Addu City – Day one living in a Biosphere Reserve

Eedhigali Kilhi, located in Hithadhoo, Addu City, which is among the core areas of the newly designated Biosphere Reserve | Photo: Visit Maldives

Addu City, a heart shaped pendant at the very bottom of the pearl necklace in the middle of the Indian Ocean, which is Maldives, is home for some 33,000 people, areas of dense vegetation, and rich marine ecosystems, along with thousands of migratory birds that flock out to the South during winter.

This beautiful little green dot in the middle of the deep blues is where I call home. When they say home is where the heart lies, this heart shaped atoll truly embodies every bit of what home is truly like – not only for me, but for anyone who visits. Addu, for generations has been known for its rich history and its pristine environmental surroundings. It is due to this very reason, that Addu has been recognized as one of the UNESCO Biosphere Reserve applications which was successful this year.

On 28th October 2020, Addu officially became a Biosphere Reserve. As much as I knew how imaginative it was, how I envisioned living in  a Biosphere Reserve was far fetched from what it may seem to some of you. My initial thoughts ran down lanes of a dreamy, clean island, with a constant fresh sea breeze, as waves splash on to the beach and leaves rustle away as I make my way onto work. While most this is still true to this day, what I deemed impossible at the time, was the bubble I imaged that would surround Addu, protecting it from any harsh conditions that may come its way.

But as I planned to write this, I realized that nothing about that bubble is a figment of my imagination. That bubble I envisioned, is the hard work put in, determination and faith, and love for the environment the people of Addu have harbored within their warm hearts, to preserve and protect the natural resources within our home.

Today as we celebrate Addu becoming a Biosphere Reserve with pomp and glee, we must remember, that it is the result of so many hard working individuals, who without wanting credit, simply worked with nothing but true admiration and dedication towards nature, which has resulted in our home becoming internationally recognized, yet for another positive cause. As someone who has witnessed the work of the Addu Nature Park crew and everyone behind the Climate Change Adaptation Project (CCAP) in making this happen first hand, today, we owe it to them for making Addu’s name shine bright on international platforms. We also must remember the non profit organizations, and independent groups of friends and neighbors who gather around to make our beaches a little bit more cleaner and our lands a little more greener everyday.

But most importantly, we owe it to the generations that came before us, who handed us all of nature’s gifts in the pristine conditions we see today. The calm lagoons we enjoy when out on a paddle, the lush of vegetation that reward us with cool, fresh air, the birds that soar above us like angels singing to us every day, the colorful underwater world we dive into, for an escape from our everyday troubles – are all precious gifts handed over to us, which we must carry forward for our children as well.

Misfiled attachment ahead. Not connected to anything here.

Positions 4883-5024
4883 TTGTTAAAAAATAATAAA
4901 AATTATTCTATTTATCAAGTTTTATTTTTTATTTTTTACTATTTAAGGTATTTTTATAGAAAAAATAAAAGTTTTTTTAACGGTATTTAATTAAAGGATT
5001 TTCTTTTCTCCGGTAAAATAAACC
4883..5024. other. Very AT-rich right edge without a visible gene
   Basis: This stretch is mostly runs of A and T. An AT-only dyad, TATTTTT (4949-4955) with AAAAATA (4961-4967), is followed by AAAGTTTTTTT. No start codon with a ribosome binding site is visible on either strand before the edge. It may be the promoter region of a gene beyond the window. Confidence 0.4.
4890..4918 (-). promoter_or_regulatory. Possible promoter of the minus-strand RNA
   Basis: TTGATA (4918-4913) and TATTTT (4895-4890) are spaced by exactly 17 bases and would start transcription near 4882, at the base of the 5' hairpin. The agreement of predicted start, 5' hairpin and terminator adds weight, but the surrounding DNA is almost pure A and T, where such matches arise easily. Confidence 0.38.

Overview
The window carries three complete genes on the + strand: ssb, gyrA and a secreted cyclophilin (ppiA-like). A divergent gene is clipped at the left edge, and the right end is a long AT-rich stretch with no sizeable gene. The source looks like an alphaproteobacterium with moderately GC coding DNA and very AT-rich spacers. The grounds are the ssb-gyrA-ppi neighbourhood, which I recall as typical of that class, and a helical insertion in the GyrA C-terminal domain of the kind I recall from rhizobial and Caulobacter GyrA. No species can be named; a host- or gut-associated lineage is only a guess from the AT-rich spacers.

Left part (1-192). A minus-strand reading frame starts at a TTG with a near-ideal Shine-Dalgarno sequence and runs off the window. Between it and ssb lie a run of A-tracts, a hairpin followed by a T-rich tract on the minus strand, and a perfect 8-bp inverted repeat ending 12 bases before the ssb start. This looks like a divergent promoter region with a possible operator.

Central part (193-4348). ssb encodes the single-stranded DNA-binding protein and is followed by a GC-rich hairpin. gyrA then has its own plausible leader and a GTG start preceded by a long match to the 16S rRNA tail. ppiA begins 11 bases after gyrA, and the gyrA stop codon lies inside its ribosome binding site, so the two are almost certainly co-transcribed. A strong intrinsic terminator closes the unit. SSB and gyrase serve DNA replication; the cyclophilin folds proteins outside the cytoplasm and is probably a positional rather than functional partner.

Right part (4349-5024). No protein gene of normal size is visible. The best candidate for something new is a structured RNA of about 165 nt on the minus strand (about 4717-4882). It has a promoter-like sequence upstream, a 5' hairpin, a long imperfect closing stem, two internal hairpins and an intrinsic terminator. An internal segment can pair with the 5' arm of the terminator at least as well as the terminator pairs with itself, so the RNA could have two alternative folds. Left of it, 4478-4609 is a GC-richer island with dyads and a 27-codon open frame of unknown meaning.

So how will it really be like to live in a Biosphere Reserve? As dreamy as my description about life in Addu may seem, for me and many others, this is the paradise we enjoy, but take for granted. Counting day one living in a Biosphere Reserve, I can assure you nothing magical has happened since the 32nd session of the UNESCO International Coordinating Council of the Man and Biosphere Program declared Addu among the Biosphere sites.

But just for the sake of getting an expert opinion on the matter, I spoke to Ms. Aishath Farhath Ali (Fara), who just so happens to be the Assistant Director at the Environmental Protection Agency (EPA). According to Fara, living in a Biosphere Reserve is all about co-existing, learning and protecting our home, as we have continued to do so.

“Nothing has to change! We just have to continue protecting our home as we, and our forefathers have been doing so all along. It is the hard work of Addu people that has taken the city this far. Today, we simply got the recognition for it” she said.

Fara explained to me, that a Biosphere Reserve simply consists of three main areas – the core area, the buffer zones, and the transitional zones, out of which, the core areas are the zones within the city which have already been declared as legally protected, way before as became a Biosphere Reserve. The other two areas are the areas in which we live in and that which surrounds the atoll.

But rest assured, none of these fancy technical terms are going to change the way we live. We can still go fishing, still go kayaking, snorkeling and diving – we can basically carry on with our lives as we have. We just simply have to make sure that our actions only bring positive changes to our surroundings. Just make sure that bubble surrounding our home, which is driven by our love for nature remains intact, and everything is going to be alright.